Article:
Parliamentary Government in Australia

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Anthem Press, Feb 15, 2014 - Political Science - 330 pages
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Alan J. Ward combines constitutional history and political science to compare all nine of Australia’s political systems, federal, state and territorial, from colonial times to the present. Guided by a model of parliamentary government drawn from comparative politics, he considers the following key topics: the selection of the government, the prime minister and cabinet; government control of the lower house; the primacy of the lower house in bicameral systems; the head of state; the influence of Australian federalism on parliamentary government; and the growth of executive democracy in Australia. Ultimately, Ward argues that as only one of Australia’s nine constitutions accurately describes parliamentary government as practiced in the country, it is a democratic imperative that the other eight be rewritten.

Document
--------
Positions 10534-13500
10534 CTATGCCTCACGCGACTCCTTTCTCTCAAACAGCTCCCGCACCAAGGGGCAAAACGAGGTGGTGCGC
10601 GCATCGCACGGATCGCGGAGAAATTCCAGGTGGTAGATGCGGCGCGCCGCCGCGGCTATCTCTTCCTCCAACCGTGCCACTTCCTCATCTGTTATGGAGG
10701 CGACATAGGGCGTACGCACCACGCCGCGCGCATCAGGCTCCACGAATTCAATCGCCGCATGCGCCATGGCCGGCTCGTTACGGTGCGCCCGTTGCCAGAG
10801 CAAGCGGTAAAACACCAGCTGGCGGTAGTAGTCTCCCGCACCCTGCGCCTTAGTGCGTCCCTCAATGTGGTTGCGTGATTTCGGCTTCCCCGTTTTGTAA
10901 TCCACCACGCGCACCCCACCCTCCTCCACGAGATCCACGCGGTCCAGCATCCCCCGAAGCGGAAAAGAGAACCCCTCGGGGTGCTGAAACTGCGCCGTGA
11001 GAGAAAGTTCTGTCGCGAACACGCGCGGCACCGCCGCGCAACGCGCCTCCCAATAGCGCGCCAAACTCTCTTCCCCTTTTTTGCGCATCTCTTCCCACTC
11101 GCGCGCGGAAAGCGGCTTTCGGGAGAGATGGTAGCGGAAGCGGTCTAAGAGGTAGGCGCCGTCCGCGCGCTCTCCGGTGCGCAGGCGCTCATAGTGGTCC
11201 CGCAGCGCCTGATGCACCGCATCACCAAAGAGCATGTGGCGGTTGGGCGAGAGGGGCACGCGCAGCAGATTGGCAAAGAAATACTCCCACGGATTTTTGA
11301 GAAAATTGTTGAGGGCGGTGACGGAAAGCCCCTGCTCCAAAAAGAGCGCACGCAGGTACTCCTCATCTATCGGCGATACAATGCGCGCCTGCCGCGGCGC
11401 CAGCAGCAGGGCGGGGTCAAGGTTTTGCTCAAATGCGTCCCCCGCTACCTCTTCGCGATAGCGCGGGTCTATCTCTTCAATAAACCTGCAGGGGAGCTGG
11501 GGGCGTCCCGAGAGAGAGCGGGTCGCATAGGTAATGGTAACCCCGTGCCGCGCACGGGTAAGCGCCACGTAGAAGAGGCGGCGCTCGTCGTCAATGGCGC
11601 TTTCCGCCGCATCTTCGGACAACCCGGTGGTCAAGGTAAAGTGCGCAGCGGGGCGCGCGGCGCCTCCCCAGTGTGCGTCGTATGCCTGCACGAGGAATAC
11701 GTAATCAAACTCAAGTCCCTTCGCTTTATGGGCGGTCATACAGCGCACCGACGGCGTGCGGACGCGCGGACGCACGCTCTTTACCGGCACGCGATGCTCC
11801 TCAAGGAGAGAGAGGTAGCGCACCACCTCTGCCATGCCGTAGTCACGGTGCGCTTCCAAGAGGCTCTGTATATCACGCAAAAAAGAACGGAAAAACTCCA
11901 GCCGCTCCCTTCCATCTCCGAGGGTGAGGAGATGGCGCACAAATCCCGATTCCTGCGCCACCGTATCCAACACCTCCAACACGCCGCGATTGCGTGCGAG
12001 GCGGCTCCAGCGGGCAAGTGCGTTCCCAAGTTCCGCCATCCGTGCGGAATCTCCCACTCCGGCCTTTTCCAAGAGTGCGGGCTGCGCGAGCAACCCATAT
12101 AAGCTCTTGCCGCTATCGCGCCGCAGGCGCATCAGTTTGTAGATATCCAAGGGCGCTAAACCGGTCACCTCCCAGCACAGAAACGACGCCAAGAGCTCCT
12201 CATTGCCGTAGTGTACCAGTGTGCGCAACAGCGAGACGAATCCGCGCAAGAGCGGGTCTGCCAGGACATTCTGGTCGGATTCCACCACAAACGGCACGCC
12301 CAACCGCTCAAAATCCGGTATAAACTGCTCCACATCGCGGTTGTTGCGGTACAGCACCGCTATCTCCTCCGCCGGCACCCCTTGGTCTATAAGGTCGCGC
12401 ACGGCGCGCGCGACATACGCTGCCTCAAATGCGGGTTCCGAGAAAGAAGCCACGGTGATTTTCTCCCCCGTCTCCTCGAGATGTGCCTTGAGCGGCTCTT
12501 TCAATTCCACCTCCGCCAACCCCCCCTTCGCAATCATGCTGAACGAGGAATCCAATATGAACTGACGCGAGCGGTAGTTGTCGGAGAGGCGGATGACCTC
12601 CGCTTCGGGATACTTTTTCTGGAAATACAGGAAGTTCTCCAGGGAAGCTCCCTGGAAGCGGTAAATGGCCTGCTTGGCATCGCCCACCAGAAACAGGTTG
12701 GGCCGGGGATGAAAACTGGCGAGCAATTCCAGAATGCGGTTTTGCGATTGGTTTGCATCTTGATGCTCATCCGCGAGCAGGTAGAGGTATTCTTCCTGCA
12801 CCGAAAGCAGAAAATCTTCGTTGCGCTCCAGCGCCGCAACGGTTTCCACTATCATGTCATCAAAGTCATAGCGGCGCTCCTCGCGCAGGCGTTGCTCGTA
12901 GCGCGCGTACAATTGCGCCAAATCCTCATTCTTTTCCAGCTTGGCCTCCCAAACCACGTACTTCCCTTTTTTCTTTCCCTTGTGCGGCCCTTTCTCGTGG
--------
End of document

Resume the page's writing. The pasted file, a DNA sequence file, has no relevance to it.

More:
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Contents

Defining Parliamentary Government
10
introducing Parliamentary Government to Australia
25
Modern Parliamentary Government in Australia
67
Fusion
69
The Confidence of the Majority
75
Political Parties
101
The Prime Minister
129
The Cabinet
147
The Upper House 11 The Head of State
176
Australian Federalism and Parliamentary Government
252
Executive Democracy in Australia
265
Bibliography
295
25
307
75
309
147
311
ix
312

The Lower House
166

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About the author (2014)

Alan Ward is Emeritus Professor of Government at the College of William and Mary, where he taught for 35 years.

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